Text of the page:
Regular exposure to hydrocarbons, like those found in fuels, may contribute to a range of clinical conditions. And when combined with noise, a common scenario among military personnel and some civilians, the exposure to hydrocarbons could lead to brainstem impairment.
O'neil Guthrie, a research scientist and clinical audiologist who joined Northern Arizona University earlier this year, studied the risk of auditory problems among test subjects exposed to sustained noise and jet fuel. The research was designed to inform Air Force officials who were interested in hearing loss among airmen.
"What we found is that at low levels, it is not toxic to the ears but toxic to the brain," Guthrie said. "Over time, these small exposures could accumulate and affect the brain's function."
Clinical conditions such as anxiety, depression, sleep disorders and post-traumatic stress could be attributed, in part, to hydrocarbon-related disruptions in brain function, a factor previously overlooked during diagnoses.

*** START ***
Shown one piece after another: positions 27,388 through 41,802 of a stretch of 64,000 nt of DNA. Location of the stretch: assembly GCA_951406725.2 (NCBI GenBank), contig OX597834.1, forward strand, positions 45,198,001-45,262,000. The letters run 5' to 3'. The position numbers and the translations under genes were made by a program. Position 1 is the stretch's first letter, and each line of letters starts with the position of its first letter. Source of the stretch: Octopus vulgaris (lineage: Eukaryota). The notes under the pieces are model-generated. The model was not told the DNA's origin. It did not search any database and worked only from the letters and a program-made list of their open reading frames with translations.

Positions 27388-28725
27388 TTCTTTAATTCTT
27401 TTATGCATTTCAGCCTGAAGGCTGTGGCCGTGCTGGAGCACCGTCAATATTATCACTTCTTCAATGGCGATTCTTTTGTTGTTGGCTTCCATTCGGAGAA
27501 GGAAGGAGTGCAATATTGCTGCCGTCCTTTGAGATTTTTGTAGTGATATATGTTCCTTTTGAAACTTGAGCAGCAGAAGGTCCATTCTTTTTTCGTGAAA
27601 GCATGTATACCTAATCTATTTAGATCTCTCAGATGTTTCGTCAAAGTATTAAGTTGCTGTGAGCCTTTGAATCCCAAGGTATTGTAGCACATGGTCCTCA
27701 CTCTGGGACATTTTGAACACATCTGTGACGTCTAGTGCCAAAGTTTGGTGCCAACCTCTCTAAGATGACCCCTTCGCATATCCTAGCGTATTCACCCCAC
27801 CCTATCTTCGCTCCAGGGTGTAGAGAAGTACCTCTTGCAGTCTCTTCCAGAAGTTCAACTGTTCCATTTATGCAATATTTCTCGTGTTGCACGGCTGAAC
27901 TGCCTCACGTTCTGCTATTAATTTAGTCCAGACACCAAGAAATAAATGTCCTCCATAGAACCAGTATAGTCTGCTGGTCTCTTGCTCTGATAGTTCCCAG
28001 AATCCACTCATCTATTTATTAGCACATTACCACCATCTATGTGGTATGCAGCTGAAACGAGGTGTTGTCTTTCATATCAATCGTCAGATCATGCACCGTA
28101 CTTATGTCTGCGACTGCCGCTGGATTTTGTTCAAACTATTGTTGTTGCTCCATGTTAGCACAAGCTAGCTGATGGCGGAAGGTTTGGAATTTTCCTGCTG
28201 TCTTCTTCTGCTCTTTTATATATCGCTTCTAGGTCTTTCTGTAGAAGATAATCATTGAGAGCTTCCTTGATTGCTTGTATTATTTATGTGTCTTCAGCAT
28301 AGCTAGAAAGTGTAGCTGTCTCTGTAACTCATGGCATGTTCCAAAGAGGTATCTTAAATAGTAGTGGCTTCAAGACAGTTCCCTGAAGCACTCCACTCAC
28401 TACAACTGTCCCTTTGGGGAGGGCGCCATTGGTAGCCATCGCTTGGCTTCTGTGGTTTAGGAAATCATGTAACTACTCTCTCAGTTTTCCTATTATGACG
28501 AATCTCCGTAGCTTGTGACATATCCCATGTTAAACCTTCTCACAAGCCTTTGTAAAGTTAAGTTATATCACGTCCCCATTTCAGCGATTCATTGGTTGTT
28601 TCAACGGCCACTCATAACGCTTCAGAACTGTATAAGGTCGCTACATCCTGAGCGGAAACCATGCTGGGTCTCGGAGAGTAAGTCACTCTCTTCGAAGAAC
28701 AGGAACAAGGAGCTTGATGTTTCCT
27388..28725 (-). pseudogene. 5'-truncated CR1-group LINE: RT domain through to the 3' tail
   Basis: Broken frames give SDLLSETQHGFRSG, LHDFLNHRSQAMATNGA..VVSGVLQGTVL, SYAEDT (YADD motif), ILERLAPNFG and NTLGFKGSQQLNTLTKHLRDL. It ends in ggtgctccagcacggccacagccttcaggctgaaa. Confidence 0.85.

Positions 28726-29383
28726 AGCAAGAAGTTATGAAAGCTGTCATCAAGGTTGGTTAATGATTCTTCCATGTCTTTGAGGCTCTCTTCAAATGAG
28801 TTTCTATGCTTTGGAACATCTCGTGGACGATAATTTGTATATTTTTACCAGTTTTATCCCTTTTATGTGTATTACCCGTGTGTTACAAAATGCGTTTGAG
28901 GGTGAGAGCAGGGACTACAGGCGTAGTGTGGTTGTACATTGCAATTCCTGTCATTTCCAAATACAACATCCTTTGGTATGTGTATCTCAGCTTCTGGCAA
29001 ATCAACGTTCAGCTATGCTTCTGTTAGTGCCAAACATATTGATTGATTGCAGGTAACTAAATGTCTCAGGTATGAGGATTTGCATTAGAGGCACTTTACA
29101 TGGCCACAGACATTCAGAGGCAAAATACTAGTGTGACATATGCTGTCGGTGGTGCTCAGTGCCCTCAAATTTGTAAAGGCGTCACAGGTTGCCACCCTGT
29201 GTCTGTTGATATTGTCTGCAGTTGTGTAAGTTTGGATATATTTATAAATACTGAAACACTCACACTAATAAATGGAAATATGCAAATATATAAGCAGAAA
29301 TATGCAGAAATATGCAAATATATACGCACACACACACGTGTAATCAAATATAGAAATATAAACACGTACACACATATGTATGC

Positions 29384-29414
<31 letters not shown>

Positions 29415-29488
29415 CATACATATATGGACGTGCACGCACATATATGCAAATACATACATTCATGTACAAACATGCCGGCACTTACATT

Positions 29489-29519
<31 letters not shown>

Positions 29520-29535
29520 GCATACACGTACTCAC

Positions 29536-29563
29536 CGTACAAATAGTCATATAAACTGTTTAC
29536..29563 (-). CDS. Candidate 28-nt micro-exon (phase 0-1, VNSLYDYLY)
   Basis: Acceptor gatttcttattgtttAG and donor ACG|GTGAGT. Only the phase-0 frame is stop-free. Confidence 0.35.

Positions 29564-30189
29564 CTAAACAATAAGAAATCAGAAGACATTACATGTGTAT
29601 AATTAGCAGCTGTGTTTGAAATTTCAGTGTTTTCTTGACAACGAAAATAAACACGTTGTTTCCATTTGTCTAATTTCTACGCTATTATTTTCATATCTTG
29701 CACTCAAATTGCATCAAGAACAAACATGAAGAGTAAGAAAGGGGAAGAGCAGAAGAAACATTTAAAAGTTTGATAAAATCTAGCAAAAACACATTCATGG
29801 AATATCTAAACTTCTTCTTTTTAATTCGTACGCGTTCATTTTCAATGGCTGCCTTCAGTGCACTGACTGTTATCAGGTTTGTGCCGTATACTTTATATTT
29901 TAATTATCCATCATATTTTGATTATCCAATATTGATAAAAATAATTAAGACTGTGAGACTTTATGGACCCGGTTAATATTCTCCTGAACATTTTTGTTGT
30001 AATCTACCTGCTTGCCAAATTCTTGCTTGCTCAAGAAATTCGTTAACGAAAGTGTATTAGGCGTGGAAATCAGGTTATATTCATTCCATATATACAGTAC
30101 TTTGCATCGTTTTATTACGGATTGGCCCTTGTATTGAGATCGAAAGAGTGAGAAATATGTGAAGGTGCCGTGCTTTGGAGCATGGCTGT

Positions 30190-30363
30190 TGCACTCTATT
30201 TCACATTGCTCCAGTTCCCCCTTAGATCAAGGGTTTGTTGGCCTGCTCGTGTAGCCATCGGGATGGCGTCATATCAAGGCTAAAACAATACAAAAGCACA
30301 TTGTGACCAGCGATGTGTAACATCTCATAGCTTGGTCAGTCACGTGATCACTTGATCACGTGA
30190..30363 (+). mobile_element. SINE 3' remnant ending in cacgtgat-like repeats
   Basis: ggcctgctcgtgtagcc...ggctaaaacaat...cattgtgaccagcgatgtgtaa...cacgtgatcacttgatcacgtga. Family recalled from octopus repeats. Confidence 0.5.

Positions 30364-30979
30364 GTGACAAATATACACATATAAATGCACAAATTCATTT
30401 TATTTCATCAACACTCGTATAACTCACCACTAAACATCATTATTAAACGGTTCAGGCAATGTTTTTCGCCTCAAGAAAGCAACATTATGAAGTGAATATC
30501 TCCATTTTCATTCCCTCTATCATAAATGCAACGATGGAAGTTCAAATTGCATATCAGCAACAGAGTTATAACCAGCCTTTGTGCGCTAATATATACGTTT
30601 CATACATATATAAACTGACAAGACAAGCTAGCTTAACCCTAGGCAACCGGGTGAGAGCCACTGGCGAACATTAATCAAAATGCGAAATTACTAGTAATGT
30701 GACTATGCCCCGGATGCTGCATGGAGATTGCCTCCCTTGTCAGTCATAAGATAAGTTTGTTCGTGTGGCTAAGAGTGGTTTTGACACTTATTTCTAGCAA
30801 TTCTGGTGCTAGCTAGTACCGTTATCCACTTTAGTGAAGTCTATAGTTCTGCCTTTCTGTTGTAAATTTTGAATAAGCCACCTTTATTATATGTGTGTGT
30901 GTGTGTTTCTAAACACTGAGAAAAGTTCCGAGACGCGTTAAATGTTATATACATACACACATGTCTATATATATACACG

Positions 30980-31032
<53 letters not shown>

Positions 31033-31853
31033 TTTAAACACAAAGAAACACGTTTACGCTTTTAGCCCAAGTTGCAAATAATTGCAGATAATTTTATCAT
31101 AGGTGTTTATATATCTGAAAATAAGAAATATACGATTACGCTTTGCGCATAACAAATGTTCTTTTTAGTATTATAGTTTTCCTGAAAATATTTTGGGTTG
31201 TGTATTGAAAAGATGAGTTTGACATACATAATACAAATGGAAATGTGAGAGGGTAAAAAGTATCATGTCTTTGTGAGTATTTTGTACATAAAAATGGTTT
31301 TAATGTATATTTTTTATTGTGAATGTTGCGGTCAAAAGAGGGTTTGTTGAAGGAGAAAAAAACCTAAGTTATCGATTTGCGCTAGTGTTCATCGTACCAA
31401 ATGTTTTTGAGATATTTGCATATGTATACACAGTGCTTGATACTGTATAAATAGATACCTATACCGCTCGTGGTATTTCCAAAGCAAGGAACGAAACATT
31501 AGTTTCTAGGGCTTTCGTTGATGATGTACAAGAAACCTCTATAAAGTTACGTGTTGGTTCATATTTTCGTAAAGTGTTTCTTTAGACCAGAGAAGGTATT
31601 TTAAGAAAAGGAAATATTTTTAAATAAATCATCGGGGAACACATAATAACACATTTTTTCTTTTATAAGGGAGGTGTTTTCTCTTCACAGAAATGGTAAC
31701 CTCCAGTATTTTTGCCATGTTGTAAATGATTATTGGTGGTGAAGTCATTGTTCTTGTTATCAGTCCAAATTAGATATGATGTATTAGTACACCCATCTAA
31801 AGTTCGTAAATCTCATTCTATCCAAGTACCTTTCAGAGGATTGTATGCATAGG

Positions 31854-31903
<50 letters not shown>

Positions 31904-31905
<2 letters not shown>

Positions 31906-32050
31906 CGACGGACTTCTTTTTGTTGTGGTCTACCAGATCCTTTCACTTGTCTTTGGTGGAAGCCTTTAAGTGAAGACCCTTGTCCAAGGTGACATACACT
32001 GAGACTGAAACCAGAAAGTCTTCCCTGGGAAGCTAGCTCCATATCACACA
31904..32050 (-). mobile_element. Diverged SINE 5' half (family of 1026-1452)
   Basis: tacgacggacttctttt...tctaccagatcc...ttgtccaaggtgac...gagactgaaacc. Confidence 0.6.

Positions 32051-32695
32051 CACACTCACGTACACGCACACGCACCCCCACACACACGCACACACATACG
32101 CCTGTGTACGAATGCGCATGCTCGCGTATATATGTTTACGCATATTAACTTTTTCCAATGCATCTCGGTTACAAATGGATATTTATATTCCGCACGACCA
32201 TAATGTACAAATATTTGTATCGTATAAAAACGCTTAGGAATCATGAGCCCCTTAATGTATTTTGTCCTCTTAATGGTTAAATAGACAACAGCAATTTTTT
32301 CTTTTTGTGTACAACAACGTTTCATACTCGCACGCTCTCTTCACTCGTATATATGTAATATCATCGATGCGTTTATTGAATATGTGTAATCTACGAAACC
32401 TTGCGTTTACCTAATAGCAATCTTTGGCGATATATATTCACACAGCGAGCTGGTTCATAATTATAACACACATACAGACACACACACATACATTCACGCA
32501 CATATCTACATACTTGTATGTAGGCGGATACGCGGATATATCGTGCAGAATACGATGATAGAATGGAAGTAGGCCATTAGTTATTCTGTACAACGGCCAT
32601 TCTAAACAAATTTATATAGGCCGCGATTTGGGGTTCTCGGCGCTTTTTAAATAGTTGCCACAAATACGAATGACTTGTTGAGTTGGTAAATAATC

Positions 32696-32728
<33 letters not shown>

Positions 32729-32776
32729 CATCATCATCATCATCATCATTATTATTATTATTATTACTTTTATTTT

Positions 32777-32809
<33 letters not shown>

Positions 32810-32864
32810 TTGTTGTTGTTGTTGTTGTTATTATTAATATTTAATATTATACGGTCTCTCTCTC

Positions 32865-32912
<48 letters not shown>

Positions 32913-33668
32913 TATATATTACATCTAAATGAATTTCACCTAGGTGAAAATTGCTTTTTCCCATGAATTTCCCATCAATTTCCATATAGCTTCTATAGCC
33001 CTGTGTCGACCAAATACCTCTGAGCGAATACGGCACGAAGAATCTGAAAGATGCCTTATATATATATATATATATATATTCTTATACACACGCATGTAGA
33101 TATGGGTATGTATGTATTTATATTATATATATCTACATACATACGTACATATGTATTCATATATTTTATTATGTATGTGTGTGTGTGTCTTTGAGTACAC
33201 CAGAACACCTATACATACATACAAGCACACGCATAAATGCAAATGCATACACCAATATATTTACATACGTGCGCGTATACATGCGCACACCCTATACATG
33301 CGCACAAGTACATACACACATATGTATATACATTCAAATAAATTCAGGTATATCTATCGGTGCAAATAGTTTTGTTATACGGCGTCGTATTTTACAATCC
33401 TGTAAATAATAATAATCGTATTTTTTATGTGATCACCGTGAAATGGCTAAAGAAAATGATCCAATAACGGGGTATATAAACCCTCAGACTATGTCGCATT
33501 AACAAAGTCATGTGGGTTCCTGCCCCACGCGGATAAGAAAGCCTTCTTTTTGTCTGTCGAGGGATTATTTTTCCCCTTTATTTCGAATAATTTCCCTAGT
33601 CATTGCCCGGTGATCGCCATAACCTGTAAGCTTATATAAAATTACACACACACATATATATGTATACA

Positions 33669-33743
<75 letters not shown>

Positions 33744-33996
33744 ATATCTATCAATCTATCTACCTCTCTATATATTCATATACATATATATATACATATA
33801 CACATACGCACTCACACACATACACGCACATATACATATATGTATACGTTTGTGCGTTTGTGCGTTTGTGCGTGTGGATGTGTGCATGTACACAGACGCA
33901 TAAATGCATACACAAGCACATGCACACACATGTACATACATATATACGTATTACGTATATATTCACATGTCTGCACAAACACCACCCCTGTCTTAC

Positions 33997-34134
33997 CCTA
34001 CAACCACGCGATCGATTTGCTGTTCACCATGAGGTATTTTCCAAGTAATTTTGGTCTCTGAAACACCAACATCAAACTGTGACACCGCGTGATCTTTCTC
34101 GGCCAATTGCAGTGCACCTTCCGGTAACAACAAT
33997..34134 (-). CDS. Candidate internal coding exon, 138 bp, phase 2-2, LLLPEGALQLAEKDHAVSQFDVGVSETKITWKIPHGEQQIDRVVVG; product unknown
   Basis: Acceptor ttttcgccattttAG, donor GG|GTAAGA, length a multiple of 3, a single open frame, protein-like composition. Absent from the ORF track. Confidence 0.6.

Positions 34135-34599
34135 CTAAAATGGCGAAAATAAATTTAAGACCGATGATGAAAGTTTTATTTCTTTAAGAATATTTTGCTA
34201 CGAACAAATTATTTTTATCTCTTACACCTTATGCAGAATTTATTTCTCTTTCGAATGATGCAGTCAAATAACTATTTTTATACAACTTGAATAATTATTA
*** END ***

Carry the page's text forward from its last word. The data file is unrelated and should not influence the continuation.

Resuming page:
Guthrie and his team conducted month-long experiments including exposure to jet fuel only, noise only and a combination. Different exposure levels also were tested. Additional experiments will build on the initial findings.
Hydrocarbons are found in fuels and many other commercial products including makeup and cleaning products. Guthrie said most people don't realize heightened exposure to these organic solvents can be toxic to the brain.
The National Institutes of Health, the Department of Defense and the Veterans Administration funded Guthrie's basic science research. His findings can be important for establishing guidelines for individuals working around fuel and noise, including those employed at airports and in the military.
Guthrie's other areas of research include improving the capacity of the body's cells to repair damaged genes and stimulating gut bacteria to supplement repair of DNA. Guthrie came to NAU to work as an audiologist, do research and teach.
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